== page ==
The Tunnel of Love ride has become a cherished theme in American pop culture. It has been immortalized in music thanks to Bruce Springsteen’s 1987 hit, “Tunnel of Love.” The song tells the story of a relationship that begins on the Tunnel of Love and ultimately ends in heartbreak. The Tunnel of Love has also made appearances in a number of television shows and movies, with a 1958 romantic comedy starring Gene Kelly even using the name of the ride as its title. More recent appearances of the Tunnel of Love were on The Simpsons, Scooby-doo, and The Owl House.

More from us: The Beloved Disney Rides That Fans Miss the Most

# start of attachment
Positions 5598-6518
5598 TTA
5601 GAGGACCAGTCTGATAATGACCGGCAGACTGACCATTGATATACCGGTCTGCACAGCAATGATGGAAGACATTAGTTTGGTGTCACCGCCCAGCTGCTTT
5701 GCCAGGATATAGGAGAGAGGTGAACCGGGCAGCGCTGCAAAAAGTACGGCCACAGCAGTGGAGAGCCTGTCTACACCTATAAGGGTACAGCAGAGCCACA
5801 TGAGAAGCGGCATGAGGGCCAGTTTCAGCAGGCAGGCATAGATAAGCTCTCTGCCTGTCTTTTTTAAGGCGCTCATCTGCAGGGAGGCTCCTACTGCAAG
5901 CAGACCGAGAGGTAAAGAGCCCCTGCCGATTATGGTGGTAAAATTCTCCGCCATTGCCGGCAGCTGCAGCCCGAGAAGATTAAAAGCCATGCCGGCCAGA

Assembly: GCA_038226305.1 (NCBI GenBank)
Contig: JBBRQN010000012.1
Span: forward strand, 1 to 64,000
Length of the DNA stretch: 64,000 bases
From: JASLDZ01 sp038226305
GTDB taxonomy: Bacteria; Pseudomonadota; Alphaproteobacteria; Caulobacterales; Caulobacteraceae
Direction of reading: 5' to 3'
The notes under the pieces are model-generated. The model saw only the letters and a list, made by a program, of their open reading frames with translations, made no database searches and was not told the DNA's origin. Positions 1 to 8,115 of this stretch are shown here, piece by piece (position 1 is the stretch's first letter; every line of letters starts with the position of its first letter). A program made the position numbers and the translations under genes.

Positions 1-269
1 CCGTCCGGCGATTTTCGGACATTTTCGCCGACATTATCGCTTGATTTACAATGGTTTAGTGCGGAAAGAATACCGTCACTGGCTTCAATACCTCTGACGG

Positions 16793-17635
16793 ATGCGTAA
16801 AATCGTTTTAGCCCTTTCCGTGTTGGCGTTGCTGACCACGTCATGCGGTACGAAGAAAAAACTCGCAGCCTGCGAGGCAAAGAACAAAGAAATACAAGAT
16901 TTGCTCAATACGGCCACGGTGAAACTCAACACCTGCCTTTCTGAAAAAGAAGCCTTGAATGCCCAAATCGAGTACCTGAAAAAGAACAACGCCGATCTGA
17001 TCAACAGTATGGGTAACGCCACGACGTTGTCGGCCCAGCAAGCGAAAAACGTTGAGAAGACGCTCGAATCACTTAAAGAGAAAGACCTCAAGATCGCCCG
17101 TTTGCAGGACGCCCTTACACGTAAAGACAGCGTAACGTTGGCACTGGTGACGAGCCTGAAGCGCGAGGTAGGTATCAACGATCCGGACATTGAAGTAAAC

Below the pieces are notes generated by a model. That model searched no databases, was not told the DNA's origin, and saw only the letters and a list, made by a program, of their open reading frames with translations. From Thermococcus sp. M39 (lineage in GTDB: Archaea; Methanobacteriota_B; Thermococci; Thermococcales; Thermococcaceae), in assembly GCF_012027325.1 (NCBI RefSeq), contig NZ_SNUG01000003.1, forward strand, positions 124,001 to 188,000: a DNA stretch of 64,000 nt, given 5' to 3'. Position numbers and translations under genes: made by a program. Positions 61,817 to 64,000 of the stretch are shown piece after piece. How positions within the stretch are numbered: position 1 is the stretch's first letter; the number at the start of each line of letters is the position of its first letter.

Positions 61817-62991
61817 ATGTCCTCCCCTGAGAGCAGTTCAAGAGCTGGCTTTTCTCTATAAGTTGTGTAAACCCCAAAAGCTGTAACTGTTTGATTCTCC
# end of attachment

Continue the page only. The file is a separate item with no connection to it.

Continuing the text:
The legacy of the Tunnel of Love lives on. Although the physical ride has almost completely disappeared from amusement parks, it still remains a significant symbol in American pop culture.

Samantha Franco

Samantha Franco is a Freelance Content Writer who received her Bachelor of Arts degree in history from the University of Guelph, and her Master of Arts degree in history from the University of Western Ontario. Her research focused on Victorian, medical, and epidemiological history with a focus on childhood diseases. Stepping away from her academic career, Samantha previously worked as a Heritage Researcher and now writes content for multiple sites covering an array of historical topics.

In her spare time, Samantha enjoys reading, knitting, and hanging out with her dog, Chowder!